As I have commented before, criticism has a binary drive of love and dissatisfaction. It’s not easy to bother to be critical about works that don’t in some way touch your heart, but with the things that completely satisfy you there can often seem little left to say beyond heaping undifferentiated praise on a work. I’d be at a bit of a loss to write much of anything about The Bridge of Birds or The Story of the Stone despite having read each perhaps a dozen times. So pieces like my dismissal of Oblivion or Taken reflect at least a certain basic level of interest, if not in the work than in the genre. If Hammett were a perfect detective author, I wouldn’t be writing a thesis on him.

Well, as it happens I am in the midst of reworking my Literature Review based around the main text that I’ve produced so far for the thesis. As a result, I have a list of recommended books and articles, some of which might be hard to come by but all of which are profoundly good and useful. In roughly chronological order:

“The Work of Art in the Age of Mechanical Reproduction” by Walter Benjamin, c.1936

Not strictly related to my thesis, this is nonetheless a profoundly interesting survey of the problems of Art. This essay seems almost more relevant to modern notions of Art than it does to the problems it explicitly dealt with in the inter-war period. This is an article that literally everyone should read.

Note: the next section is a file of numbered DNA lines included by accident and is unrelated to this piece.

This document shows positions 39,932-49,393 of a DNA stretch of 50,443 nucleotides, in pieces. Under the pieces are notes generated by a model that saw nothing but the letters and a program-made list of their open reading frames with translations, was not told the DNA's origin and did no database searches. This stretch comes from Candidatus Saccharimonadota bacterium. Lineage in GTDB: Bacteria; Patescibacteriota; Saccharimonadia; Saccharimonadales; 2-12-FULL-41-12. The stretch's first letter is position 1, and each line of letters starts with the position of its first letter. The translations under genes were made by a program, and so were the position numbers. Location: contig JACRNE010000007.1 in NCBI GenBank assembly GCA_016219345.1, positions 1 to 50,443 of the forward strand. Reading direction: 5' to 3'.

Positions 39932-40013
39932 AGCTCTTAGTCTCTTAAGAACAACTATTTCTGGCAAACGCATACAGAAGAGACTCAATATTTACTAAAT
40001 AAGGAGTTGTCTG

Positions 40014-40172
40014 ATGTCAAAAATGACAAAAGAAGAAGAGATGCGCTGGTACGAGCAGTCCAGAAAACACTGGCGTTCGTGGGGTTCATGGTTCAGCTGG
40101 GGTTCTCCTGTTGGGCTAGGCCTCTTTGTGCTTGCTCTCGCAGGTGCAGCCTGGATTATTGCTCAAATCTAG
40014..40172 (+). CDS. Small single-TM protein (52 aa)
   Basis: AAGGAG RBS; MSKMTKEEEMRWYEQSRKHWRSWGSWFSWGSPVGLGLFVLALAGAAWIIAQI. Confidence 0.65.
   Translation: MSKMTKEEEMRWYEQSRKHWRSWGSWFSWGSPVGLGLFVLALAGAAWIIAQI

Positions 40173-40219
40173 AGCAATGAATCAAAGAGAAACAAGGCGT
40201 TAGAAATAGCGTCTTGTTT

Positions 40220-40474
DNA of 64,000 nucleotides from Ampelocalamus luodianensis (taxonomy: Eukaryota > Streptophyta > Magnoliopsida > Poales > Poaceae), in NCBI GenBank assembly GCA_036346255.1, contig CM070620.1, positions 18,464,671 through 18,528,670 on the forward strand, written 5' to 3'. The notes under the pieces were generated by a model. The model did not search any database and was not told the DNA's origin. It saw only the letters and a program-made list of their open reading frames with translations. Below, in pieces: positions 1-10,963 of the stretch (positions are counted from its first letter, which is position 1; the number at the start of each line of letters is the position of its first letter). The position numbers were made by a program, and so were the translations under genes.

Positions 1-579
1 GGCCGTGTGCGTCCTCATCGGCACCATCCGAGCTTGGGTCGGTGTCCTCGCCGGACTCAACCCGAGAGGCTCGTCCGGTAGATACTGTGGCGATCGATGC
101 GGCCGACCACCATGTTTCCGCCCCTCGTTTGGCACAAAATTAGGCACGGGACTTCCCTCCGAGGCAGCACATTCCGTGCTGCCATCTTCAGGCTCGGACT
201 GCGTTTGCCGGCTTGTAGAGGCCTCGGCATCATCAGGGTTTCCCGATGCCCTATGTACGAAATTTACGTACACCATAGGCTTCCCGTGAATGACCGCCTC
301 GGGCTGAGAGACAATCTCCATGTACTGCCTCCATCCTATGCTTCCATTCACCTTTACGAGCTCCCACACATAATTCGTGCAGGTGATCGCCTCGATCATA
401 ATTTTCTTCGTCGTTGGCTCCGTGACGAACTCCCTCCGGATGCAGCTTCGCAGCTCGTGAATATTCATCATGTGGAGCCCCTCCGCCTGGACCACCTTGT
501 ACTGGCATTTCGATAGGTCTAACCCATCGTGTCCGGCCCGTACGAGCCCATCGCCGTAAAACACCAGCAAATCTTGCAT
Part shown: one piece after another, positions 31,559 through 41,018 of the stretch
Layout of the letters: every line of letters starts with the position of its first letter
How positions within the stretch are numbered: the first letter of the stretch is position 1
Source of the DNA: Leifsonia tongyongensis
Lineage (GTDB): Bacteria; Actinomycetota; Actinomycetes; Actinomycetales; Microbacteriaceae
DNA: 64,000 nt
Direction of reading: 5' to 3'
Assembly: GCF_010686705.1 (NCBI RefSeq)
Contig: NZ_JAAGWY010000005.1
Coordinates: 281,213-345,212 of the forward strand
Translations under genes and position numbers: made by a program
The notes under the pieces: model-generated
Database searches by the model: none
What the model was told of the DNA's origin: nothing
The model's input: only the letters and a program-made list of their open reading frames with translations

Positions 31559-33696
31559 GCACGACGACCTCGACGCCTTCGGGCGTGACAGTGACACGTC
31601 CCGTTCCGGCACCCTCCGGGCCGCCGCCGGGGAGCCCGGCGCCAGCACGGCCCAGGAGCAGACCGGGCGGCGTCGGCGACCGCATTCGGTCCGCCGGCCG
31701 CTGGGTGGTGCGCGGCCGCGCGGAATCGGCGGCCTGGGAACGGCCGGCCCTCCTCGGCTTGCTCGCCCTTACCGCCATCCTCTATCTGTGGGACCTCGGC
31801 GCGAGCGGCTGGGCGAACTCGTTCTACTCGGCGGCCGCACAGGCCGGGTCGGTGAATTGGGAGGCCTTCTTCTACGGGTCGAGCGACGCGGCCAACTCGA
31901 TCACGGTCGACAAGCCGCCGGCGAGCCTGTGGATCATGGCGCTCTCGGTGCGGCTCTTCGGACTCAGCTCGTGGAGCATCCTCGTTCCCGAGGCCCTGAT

Adventure, Mystery, and Romance: Formula Stories as Art and Popular Culture by John G Cawelti, 1976

This book deals with the intangibles of storytelling, breaking down literature into comprehensible genre types and patterns. It does this with more-or-less plain English, and then offers a number of compelling close analyses that do really enhance the appreciation of the works discussed. This is perhaps the most-cited book in the field of Crime Criticism, and for good reason.

Form and Ideology in Crime Fiction by Stephen Knight, 1980

Almost a sequel to Cawelti, this book reconstructs the ideological arguments embedded inside the structure and rhetoric of detective fiction.

Six Walks in the Fictional Woods by Umberto Eco

In effect, this is a “how to read” for adults, and carefully breaks down a rational and usable way of thinking about text.

“The Slaughterhouse of Literature” by Franco Moretti, MLQ Mar 2000

While this article is focused on Arthur Conan Doyle and his contemporaries, which is fascinating in and of itself, it is also a powerful example of cross-field synergy. Moretti uses ideas of market forces & evolution to approach the Sherlock Holmes canon. This is a startling bit of criticism which begins to advocate for an entirely new approach to literary criticism.

“James Ellroy as Historical Novelist” by Jonathan Walker, History Workshop Journal 2002

Another essay I have not managed to cite or use specifically, but which really exploded James Ellroy for me. If you’ve ever read Ellroy and wanted to understand how he does what he does, and why, this is the place to go.

Obviously, I read many many other excellent and interesting articles and books, but these I can whole-heartedly endorse without reservation, and think that they all have a wider applicability and interest than Crime Fiction, let alone Dashiell Hammett.

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